UC Berkeley Students Try To Ban Hate Speech From Campus

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Amber Randall Civil Rights Reporter
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An amendment proposed by University of California, Berkeley students aimed at cracking down on alleged hate speech from conservative speakers like Ben Shapiro failed to pass earlier this week.

The UC Berkeley student government struck down “Denouncing and Demanding the Immediate Rescission of UC Berkeley’s Subsidization of Hate Speech” in a 15-5 vote, reports the Daily Cal. The resolution called for the college to immediately stop subsidizing an upcoming Shapiro speech sponsored by the Berkeley College Republicans.

“While my personal values do not necessarily align with that of the student organization, I do not believe that we as an Association can claim to represent all UC Berkeley students if we start taking hard-lined stances against fellow students,” college senator Adnan Hemani said in an email, adding that he felt that language describing the Berkeley College Republicans was too harsh.

The resolution claimed that the college had endangered its students by inviting past speakers like Milo Yiannopoulos and Shapiro, and demanded that the college start subsidizing groups based on their financial needs and how they are helping more marginalized groups.

“The Berkeley College Republicans have displayed a consistent disregard for their fellow student’s safety, and have placed students of marginalized racial and gender identities at direct risk, by not only bringing speakers whose rhetoric disintegrates their personhood, but also bringing said speakers, and their violent audiences, into the spaces utilized by this population of marginalized students,” the resolution stated.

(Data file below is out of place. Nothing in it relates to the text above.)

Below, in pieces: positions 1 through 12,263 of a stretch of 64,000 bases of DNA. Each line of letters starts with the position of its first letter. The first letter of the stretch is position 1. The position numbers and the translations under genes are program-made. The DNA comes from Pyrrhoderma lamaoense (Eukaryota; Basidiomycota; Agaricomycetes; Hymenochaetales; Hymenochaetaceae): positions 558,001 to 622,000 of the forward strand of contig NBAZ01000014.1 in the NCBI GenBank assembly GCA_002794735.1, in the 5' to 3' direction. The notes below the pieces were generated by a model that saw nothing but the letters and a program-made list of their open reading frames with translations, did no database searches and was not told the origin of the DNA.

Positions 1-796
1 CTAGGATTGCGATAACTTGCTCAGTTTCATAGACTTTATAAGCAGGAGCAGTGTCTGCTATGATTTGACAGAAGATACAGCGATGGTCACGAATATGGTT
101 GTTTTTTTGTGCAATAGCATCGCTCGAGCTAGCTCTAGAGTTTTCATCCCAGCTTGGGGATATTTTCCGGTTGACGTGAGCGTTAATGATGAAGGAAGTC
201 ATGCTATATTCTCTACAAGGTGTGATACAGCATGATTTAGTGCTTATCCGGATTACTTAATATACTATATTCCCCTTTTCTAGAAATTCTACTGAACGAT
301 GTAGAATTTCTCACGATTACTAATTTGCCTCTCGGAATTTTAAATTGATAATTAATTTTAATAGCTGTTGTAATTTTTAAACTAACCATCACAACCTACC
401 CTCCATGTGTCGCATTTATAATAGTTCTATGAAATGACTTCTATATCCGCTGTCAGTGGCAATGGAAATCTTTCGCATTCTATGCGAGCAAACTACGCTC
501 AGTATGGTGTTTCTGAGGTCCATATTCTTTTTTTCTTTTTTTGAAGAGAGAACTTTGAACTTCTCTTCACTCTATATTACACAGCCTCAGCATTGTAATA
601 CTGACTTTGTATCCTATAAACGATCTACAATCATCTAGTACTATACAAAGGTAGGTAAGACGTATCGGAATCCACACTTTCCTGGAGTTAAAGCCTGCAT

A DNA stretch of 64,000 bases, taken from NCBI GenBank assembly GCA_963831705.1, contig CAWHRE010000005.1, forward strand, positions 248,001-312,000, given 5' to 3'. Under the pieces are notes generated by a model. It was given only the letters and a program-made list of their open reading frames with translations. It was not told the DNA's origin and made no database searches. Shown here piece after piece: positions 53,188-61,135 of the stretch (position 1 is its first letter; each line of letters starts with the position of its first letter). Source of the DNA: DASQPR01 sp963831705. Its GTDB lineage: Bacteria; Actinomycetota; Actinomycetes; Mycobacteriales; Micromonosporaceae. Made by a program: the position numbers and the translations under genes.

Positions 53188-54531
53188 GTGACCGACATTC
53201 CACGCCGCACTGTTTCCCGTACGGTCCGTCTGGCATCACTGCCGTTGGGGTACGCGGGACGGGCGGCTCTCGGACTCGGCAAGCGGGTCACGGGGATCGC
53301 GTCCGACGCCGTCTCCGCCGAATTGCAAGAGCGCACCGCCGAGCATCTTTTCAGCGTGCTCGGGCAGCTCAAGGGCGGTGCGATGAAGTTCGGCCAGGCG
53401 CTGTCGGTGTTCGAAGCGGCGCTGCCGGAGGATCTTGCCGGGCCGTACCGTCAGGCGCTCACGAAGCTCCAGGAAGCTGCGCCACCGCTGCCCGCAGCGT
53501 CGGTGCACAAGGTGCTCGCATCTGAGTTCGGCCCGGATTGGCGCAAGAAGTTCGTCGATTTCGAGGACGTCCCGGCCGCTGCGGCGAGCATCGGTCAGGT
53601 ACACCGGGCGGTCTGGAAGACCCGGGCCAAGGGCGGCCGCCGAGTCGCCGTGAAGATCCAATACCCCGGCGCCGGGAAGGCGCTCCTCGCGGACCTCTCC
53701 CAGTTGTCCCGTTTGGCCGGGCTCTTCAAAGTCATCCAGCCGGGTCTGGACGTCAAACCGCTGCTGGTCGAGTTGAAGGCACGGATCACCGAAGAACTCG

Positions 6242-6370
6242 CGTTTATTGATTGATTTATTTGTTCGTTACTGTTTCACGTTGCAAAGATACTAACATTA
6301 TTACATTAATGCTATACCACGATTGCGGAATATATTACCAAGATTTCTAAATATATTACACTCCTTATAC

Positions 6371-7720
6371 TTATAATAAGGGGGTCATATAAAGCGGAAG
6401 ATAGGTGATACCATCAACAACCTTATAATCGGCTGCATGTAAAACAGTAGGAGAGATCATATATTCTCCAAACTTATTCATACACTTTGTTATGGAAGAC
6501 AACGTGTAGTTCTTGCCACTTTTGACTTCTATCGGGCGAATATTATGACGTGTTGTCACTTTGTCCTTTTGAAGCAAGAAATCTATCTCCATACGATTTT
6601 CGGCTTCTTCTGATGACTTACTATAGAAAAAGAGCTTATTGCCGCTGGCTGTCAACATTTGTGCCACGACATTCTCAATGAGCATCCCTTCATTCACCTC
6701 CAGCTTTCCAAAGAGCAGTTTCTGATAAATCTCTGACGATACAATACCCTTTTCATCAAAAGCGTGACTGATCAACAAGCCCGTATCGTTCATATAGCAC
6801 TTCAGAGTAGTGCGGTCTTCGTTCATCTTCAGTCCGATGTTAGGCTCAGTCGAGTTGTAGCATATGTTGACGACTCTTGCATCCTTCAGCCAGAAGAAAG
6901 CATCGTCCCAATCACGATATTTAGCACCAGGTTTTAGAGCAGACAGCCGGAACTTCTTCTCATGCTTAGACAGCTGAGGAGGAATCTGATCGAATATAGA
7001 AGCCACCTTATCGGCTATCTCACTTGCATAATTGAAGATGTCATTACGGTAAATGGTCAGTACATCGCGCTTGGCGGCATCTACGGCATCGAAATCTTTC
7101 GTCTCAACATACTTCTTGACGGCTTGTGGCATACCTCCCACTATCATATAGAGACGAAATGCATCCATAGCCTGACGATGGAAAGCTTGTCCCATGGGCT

Others in favor of the bill said that it was necessary in order to protect students on campus, while a transgender student claimed that Shapiro had questioned her existence.

“I hope the resolution gets voted on unanimously,” Yvette Felarca, an organizer for an activist group, said before the vote. “Sanctuary means protecting immigrants … I think this resolution should take stronger language.”

Shapiro is set to speak at the campus Sept. 14, but has been fighting a battle in order to do so. Campus administrators are only allowing 1,000 people into the building where the speech will be held, citing concerns from campus police about potential agitators.

UC Berkeley officials have offered students who are traumatized over Shapiro’s speech support and counseling services should they need it.

“We are deeply concerned about the impact some speakers may have on individuals’ sense of safety and belonging. No one should be made to feel threatened or harassed simply because of who they are or for what they believe,” the announcement read.

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